CHICAGO — Wayne County, Mich., is contemplating the fate of a half-built, bond-financed jail in downtown Detroit that has been abandoned for more than a year amid major cost overruns and an FBI investigation.
County commissioners are to vote Thursday on whether to abandon the project and begin a new facility on a state-owned former prison property about 10 miles outside downtown. Michigan Gov. Rick Snyder and others support the move, saying a jail could hinder downtown's fragile recovery.
Last week, however, a county board committee rejected the move to the former prison site, saying Wayne would have to take on too much debt to make the move.
The committee's 9-2 vote makes it more likely the full board will vote to continue construction at the current site, where work was halted in June of 2013 amid cost overruns that boosted the budget to $390 million from an original projection of $220 million.
If it rejects the move away from downtown, the county board will then decide between continuing to build the new jail or to rehab its current facilities.
The vote comes weeks after a grand jury indicted former Wayne County chief financial officer Carla Sledge and two others after an investigation into the project's financing. Sledge, who retired in 2013 and now lives in Florida, is charged with two counts of misconduct in office and two counts of willful neglect of duty. She's accused of lying to the county board and building authority about the finances of the project.
Wayne County operates three jails and had hoped to save money by consolidating services and costs at one facility in downtown Detroit.
Wayne County Executive Robert Ficano's office estimates the current half-finished project would cost $380 million, nearly double original estimates. Building a new facility, which would include jail, courthouse, and juvenile detention facility, on the former prison site would cost $651 million, meaning the county would have to issue another $400 million of bonds, according to the executive's office.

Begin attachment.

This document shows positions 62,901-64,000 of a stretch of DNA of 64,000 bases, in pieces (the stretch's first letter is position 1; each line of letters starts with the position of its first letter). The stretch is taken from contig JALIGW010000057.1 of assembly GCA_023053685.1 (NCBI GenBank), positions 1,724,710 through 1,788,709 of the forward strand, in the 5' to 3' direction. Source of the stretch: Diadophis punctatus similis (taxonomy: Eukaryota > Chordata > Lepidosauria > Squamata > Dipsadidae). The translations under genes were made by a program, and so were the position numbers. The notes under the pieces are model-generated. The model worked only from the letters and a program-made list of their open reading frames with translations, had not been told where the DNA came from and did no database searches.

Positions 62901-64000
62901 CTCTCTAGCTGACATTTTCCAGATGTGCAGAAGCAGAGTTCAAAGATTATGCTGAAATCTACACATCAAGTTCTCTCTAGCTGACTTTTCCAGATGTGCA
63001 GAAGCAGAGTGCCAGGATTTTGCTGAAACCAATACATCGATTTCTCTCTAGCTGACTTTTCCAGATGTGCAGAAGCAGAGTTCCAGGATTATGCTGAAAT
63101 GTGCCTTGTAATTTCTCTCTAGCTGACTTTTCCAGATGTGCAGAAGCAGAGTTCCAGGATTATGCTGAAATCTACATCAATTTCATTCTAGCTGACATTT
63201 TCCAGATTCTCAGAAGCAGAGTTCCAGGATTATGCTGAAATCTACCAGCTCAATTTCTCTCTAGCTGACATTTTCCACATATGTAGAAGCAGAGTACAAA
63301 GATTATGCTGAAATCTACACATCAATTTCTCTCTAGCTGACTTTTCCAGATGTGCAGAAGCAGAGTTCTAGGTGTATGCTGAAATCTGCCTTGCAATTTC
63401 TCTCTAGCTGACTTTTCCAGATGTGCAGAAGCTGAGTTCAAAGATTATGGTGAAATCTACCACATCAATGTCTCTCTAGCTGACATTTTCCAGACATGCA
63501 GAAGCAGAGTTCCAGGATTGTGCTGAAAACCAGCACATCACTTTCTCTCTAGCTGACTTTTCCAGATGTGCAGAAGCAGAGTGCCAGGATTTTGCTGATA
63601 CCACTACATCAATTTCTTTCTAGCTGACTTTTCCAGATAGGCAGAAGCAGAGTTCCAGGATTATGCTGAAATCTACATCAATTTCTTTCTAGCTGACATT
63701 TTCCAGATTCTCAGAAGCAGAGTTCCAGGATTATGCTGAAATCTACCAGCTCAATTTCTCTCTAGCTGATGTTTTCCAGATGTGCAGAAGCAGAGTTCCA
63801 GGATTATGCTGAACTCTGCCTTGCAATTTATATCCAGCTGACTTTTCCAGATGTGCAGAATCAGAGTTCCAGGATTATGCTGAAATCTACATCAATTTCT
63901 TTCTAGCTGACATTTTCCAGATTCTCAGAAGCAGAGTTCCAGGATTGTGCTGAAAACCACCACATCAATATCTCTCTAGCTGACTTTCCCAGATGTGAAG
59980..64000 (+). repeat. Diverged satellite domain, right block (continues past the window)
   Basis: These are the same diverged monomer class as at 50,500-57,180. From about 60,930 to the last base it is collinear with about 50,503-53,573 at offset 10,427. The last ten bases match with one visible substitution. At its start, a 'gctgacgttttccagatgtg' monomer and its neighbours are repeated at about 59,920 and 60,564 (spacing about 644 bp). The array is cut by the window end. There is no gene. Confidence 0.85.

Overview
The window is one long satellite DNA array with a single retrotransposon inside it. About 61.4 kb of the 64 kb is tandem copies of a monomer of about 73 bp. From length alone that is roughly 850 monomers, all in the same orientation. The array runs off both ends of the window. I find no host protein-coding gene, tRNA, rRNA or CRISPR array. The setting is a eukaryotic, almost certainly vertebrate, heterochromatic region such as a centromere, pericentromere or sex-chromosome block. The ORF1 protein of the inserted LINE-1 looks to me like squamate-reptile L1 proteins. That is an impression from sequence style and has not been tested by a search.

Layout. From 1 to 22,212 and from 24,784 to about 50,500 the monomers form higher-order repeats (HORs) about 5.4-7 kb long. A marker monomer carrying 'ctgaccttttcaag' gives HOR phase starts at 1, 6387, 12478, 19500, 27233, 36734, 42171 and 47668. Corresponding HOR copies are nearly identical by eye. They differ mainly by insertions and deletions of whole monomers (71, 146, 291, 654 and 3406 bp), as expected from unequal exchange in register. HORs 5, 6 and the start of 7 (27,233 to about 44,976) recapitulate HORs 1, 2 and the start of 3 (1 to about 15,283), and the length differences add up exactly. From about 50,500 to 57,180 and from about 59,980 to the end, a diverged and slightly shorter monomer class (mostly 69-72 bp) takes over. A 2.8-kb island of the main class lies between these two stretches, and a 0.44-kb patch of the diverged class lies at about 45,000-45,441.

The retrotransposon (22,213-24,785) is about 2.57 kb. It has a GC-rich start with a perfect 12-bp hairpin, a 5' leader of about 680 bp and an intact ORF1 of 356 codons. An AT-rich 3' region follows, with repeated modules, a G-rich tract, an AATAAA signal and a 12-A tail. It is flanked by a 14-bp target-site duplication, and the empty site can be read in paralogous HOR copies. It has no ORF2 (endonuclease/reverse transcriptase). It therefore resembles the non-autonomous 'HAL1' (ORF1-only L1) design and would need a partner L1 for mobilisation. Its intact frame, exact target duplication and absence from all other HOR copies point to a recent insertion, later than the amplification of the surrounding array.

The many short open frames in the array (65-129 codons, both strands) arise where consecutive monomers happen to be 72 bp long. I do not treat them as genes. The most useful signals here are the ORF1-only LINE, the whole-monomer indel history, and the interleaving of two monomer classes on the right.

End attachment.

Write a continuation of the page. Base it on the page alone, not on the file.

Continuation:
"At this point in time, the county does not have the financial wherewithal to pay an additional $260 million to build new court and juvenile detention facilities," Ficano said in a statement. "Absent significant financial assistance from the State of Michigan or elsewhere, a move to Mound Road is not financially feasible and we support the decision of the Commission in this regard."
Dan Gilbert, a major Detroit real estate owner and developer who also owns Quicken Loans Inc., has offered the county $50 million for the downtown jail site and the adjacent criminal justice facilities.
"Detroit is at a critical and monumentally important juncture," Gilbert said in a statement issued after the committee vote last week. "We are coming out of bankruptcy while investment, interest and enthusiasm in downtown is at a 60-year peak We remain convinced that the correct solution does not include a new hulking jail on the Gratiot site."
County officials have so far rejected the offer, saying the county can't walk away from the $157 million of bond proceeds it has already spent.
The county sold $200 million of taxable recovery zone economic development bonds in December 2010 through the Wayne County Building Authority, with debt service payments coming from cash rental payments from the authority to the county, according to bond documents. The county commission authorized a $300 million borrowing, and it still may issue the remaining $100 million.
The bonds constitute a full faith and credit limited-tax GO pledge of the county, but are subject to property tax limitations. The bonds have been actively traded in the last several days, according to the Municipal Securities Rulemaking Board web site. Term bonds with a 2040 maturity saw yields hovering around 8.48% in Oct. 15 trading. Bonds with a 2025 maturity were yielding between 8.09% and 7.67% earlier this week.
The county is clinging to its investment-grade ratings from Standard & Poor's and Moody's Investors Service, which rate its limited-tax GO bonds BBB-minus and Baa3, respectively. That's one notch above speculative grade. Moody's has a negative outlook on the county. Fitch Ratings rates the county BB-minus, which is in junk territory.